Democracy Online

imageDemocratic Audit features a series of posts exploring how the internet is transforming democracy and the way citizens and elected representatives take part in political activity.

New opportunities for engagement and information-sharing among citizens, campaigners, candidates and others are emerging from the internet and related technology, particularly with rise of social media.

In this series we will examine the different ways in which the democracy has shifted to online platforms, asking whether the full potential of the technology is being realised, and if there are new risks and challenges to overcome.

Highlights of this series include:

image The Estonian experience shows that while online voting is faster and cheaper, it hasn’t increased turnout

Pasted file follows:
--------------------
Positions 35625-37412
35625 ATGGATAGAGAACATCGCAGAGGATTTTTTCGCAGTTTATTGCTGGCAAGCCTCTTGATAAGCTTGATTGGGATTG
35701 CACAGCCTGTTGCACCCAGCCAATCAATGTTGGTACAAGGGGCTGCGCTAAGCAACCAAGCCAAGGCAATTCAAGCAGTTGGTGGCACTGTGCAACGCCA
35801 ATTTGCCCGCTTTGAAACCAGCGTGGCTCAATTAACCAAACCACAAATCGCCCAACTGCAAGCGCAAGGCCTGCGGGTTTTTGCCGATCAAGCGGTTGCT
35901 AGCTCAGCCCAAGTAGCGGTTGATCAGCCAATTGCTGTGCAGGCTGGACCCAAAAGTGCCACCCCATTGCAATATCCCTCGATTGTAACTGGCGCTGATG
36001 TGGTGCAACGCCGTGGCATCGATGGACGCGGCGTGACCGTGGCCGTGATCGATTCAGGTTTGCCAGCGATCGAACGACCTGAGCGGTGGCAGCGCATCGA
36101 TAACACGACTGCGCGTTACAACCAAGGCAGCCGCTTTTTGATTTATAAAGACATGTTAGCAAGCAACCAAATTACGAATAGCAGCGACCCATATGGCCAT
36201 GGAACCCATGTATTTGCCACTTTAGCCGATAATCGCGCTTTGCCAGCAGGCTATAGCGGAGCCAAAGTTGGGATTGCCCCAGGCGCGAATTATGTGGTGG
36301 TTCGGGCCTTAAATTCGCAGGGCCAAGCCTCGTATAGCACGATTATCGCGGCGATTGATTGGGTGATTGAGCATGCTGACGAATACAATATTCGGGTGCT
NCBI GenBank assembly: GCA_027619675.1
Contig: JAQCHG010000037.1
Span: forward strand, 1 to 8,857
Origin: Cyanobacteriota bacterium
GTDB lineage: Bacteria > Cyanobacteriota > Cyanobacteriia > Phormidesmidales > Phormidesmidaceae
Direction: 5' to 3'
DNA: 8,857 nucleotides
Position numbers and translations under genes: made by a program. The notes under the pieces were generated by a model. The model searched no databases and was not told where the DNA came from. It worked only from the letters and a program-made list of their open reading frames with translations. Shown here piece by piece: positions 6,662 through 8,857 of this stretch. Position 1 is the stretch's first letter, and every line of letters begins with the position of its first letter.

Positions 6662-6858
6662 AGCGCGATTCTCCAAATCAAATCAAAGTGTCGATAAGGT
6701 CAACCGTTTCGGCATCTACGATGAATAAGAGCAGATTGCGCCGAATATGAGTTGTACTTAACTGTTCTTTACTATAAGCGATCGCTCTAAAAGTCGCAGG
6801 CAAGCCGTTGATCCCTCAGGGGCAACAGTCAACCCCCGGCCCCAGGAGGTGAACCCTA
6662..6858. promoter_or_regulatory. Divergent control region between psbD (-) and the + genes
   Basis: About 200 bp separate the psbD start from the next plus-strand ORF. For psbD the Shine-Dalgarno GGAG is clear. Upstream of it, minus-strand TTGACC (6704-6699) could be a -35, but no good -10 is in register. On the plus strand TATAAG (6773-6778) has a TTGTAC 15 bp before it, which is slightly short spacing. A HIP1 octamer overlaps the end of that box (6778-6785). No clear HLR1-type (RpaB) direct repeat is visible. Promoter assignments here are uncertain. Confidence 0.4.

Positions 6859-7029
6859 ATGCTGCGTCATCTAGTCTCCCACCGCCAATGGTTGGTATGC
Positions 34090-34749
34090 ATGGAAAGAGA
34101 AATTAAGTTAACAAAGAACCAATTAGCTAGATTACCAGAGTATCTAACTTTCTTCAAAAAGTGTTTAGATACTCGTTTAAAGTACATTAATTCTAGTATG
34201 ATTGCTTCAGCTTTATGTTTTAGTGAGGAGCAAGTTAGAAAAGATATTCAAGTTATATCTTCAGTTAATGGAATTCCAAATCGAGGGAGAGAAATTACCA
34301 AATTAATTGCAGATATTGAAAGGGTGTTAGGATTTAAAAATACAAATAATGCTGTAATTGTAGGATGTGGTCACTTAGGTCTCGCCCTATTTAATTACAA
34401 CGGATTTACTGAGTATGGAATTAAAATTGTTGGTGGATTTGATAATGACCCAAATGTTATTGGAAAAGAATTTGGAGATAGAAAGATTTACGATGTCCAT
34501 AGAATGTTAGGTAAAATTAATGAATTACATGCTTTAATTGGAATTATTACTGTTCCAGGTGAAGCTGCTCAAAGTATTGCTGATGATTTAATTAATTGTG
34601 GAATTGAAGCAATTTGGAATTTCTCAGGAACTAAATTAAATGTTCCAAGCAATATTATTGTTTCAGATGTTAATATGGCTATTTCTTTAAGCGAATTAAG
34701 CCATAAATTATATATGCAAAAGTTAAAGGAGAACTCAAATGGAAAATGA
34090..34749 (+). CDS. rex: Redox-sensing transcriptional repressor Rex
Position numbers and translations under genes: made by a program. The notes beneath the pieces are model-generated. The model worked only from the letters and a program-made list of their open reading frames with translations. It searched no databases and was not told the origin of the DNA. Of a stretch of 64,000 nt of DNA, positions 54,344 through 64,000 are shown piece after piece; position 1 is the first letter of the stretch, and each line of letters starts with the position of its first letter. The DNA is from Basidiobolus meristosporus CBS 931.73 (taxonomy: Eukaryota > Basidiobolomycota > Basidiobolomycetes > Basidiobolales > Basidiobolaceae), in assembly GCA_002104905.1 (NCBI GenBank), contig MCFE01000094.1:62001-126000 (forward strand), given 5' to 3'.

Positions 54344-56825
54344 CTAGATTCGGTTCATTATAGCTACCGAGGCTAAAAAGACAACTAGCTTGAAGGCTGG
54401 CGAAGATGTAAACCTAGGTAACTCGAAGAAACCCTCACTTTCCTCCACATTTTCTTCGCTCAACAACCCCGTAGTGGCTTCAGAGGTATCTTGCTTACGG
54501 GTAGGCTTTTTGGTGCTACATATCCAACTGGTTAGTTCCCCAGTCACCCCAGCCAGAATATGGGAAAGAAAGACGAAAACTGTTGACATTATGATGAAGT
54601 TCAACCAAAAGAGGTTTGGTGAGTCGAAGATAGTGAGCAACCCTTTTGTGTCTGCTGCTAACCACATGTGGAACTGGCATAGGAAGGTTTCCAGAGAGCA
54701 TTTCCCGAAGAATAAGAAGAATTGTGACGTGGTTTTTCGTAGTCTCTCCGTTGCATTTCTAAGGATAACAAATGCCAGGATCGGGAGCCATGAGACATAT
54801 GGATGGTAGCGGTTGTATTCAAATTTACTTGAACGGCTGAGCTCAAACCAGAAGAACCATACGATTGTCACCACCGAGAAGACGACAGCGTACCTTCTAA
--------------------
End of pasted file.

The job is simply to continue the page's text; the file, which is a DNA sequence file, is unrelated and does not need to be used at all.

Meelis Kitsing
image Online political discussions tend to be less civil when the participants are anonymous
Ian Rowe
image Despite the availability of social media as a campaign tool, 2010 was business as usual for constituency level campaigners
Benjamin Lee
image eVoting is a good idea, but it won’t happen any time soon
Andy Williamson
image MPs with slim majorities and frontbenchers are the most prolific parliamentary tweeters
James Donald

Read all posts in the Democracy Online series here.

Democratic Audit would welcome contributions on this topic. If you are interested please see our submission guidance.